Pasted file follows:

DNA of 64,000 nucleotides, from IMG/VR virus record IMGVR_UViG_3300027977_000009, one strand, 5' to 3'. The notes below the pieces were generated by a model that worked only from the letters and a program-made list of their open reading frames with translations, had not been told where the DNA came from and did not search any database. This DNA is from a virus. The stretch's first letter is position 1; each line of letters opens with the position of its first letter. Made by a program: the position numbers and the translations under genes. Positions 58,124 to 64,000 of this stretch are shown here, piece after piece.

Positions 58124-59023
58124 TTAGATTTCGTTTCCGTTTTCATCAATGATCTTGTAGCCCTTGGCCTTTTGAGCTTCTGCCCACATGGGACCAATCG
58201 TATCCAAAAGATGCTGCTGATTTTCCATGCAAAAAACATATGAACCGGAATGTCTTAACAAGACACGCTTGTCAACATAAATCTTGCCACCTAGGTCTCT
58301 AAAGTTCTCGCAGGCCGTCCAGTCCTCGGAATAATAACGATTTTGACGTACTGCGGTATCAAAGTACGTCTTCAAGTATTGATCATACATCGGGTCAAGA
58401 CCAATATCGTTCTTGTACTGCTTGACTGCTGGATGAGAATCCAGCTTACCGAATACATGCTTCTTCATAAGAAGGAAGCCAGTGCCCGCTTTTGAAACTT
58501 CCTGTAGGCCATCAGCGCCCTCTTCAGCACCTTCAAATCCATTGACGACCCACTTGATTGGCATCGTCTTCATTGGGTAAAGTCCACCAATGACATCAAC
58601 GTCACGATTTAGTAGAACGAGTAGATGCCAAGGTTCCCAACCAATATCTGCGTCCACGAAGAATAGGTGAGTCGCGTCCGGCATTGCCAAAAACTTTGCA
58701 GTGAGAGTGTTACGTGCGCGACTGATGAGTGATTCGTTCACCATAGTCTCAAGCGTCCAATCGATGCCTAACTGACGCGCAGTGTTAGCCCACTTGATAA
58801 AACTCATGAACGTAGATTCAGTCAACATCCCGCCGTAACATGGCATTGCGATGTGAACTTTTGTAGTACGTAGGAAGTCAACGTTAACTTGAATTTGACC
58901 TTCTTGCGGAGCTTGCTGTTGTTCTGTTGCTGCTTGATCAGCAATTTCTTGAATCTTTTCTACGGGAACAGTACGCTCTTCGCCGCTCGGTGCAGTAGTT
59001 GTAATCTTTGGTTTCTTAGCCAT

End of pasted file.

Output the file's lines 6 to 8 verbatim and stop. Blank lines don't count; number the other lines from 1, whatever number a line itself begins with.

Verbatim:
58401 CCAATATCGTTCTTGTACTGCTTGACTGCTGGATGAGAATCCAGCTTACCGAATACATGCTTCTTCATAAGAAGGAAGCCAGTGCCCGCTTTTGAAACTT
58501 CCTGTAGGCCATCAGCGCCCTCTTCAGCACCTTCAAATCCATTGACGACCCACTTGATTGGCATCGTCTTCATTGGGTAAAGTCCACCAATGACATCAAC
58601 GTCACGATTTAGTAGAACGAGTAGATGCCAAGGTTCCCAACCAATATCTGCGTCCACGAAGAATAGGTGAGTCGCGTCCGGCATTGCCAAAAACTTTGCA